How you spend the time following a bankruptcy and/or foreclosure will be critical to your financial recovery. Remember, you aren’t permanently disqualified from getting a VA loan, but you will need to begin the work of establishing a history of good credit while meeting or exceeding financial and income standards. Your mission after a bankruptcy is to rebuild your financial muscle, and the seasoning period is in place to do just that. Make good use of this time by following some straightforward tips: pay your bills on time, minimize use of credit, lower your debt-to-income ratio, maintain steady employment and work on your explanation letter. Let’s look at each of these:

Focus On Ways To Build a Strong Credit Score

Your credit score is going to take a serious hit following a bankruptcy filing. If you’re stuck in the waiting period to reestablish your VA loan eligibility, then get to work undoing the damage. Establish a history of paying your current bills on time and in full. This will help you rebuild and improve your credit score. Also, thoroughly review your credit report for errors and then make an effort to correct any mistakes you find. Any and all efforts will increase your chances of future qualification.

Pay Bills on Time

Staying on top of your bills, from rent and utility payments to medical expenses, will have the potential to improve your credit score. What’s more, following a bankruptcy filing, you may retain some debts that weren’t discharged. Making on-time, full payments and paying down those debts should improve your score and help demonstrate to a would-be lender that you have learned from your mistakes.

Lower Your Debt-to-Income Ratio (DTI)

Debt-to-income ratio is the percentage of your gross monthly income that is directed toward your debts, such as housing, auto loans, utilities and credit card payments. A DTI ratio is also one of the most significant factors weighed by lenders when they consider loan approval. Your mission during your waiting period should be to manage your debt and improve your DTI, either by increasing your income, paying off bills, or both.

Keep Your Credit Utilization Ratio Low

Your credit utilization ratio — the percentage of total credit used from the credit available from loans and credit cards — is another key measurement that helps determine your credit score. Lenders will study this number to understand how you manage your debt. In short, it’s best to have a low credit utilization as it will show that you’re not relying on your credit cards to pay your bills.

Show You Have a Reliable Source of Income

There may be nothing that surpasses having a reliable source of income in measuring one’s ability to repay a loan, so maintaining a job should be one of your goals during the waiting period. Changing jobs won’t impact your credit score, but borrowers may see job hopping as something of a risk. In fact, lenders may want you to stay in a job for at least two years to be comfortable backing a loan. Demonstrating a reliable income source increases the chances of a VA home loan approval.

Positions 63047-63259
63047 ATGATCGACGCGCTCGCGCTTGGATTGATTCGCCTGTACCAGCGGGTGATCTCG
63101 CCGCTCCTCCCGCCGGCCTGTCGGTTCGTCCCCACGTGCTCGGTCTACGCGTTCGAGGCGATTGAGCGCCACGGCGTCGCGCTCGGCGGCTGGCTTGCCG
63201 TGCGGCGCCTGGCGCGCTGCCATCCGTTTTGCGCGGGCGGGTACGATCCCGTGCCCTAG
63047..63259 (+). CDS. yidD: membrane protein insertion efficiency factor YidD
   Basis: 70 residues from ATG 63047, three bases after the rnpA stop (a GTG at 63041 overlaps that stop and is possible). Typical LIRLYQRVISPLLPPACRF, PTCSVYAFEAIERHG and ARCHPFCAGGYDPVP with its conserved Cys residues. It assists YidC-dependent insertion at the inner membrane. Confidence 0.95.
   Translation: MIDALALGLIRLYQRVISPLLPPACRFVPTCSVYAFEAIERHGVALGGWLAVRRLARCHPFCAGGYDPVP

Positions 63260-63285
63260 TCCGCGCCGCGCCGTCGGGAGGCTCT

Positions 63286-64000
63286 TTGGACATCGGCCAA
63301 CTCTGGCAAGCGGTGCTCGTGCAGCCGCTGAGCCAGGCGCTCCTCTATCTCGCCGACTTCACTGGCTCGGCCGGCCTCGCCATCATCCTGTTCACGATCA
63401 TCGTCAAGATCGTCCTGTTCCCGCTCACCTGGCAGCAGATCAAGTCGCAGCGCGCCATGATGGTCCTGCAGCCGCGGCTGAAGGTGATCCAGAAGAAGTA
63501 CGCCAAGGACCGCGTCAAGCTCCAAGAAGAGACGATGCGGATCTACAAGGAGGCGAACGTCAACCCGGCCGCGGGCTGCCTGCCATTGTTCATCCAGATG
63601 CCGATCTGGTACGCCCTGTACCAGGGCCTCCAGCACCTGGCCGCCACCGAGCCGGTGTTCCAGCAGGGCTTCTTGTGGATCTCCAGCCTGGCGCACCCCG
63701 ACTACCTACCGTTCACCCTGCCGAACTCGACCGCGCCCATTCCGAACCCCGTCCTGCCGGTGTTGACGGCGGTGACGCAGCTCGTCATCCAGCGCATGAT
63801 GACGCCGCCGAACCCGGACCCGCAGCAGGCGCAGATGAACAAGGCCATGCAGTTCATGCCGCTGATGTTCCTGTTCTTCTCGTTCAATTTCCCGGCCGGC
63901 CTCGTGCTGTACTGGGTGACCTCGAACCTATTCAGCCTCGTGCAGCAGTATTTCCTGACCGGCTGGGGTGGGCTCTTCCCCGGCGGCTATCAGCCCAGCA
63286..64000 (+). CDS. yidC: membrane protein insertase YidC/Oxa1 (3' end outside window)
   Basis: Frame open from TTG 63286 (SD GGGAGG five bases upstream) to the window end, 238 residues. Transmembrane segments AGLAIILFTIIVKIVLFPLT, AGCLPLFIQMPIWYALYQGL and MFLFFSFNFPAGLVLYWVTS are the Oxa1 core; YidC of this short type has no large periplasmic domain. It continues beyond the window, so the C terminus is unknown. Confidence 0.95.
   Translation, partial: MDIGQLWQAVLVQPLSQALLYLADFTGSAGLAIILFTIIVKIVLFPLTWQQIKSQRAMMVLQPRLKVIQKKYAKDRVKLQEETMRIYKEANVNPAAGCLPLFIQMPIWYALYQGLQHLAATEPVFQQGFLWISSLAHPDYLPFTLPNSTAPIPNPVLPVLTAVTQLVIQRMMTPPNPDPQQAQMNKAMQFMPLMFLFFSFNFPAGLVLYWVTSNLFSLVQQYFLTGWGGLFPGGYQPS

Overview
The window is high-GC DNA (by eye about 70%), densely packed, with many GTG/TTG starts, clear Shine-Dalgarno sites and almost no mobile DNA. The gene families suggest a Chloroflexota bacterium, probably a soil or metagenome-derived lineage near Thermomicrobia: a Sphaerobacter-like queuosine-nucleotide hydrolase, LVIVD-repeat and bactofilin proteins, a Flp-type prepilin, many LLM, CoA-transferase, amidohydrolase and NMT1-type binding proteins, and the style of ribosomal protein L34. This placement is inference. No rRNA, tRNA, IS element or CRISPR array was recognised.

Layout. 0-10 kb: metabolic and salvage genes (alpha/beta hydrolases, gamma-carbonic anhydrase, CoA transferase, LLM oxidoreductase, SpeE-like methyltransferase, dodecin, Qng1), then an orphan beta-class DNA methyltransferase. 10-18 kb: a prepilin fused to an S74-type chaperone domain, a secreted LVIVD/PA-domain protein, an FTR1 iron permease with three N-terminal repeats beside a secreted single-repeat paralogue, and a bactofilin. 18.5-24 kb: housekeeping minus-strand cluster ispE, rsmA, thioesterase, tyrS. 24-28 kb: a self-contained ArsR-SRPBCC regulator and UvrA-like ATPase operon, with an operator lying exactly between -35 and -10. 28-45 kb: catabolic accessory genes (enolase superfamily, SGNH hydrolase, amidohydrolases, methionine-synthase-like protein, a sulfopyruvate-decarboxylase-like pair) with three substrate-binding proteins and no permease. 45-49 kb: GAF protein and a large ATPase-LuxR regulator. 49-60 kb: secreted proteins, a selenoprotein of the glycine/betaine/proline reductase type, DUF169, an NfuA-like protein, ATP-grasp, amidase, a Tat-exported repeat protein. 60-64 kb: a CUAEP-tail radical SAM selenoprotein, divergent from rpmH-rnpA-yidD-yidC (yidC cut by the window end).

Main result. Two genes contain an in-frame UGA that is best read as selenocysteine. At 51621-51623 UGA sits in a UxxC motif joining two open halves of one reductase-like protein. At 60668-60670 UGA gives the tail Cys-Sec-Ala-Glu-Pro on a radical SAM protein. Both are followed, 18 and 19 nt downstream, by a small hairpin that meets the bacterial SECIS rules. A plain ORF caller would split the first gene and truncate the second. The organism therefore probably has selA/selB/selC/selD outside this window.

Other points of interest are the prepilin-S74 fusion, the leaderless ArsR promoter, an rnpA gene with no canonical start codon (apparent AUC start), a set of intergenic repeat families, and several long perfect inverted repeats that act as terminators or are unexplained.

Write an Explanation Letter

As you set out to reestablish your borrowing ability, remember that a bankruptcy will raise red flags for lenders. Providing a letter of explanation will allow you to explain the circumstances that led you to bankruptcy court. You will also be able to highlight the changes you’ve made during your waiting period, such as rebuilding your credit score, lowering your DTI, or finding additional sources of income. All in all, the letter is an opportunity to provide context to your history while explaining the steps you’ve taken to repair your financial condition.

More About VA Loans

A VA loan may be the most valuable of the many great benefits extended to military personnel and veterans. Because the program is very forgiving to those with low credit scores and even bankruptcies or foreclosures, you’ll have every opportunity to unlock a path to homeownership no matter what financial hardships you might face.

Scams are around every corner in the financial world, including credit repair schemes that promise to quickly erase financial blunders from your credit report —  for a price. Learn how to spot these hustles and what you can really do to untangle your financial picture by checking out “What is a Credit Repair Scam?”

About The Author

Craig Richardson

Craig Richardson is a military veteran who started his journalism career while serving in the Navy. Following overseas deployments to the Med and Middle East, including service in Operation Desert Storm, he left for the private sector but continued with journalism. He has worked for several publishers and news organizations over nearly 30 years and continued to cover stories with ties to veterans and military affairs throughout his career.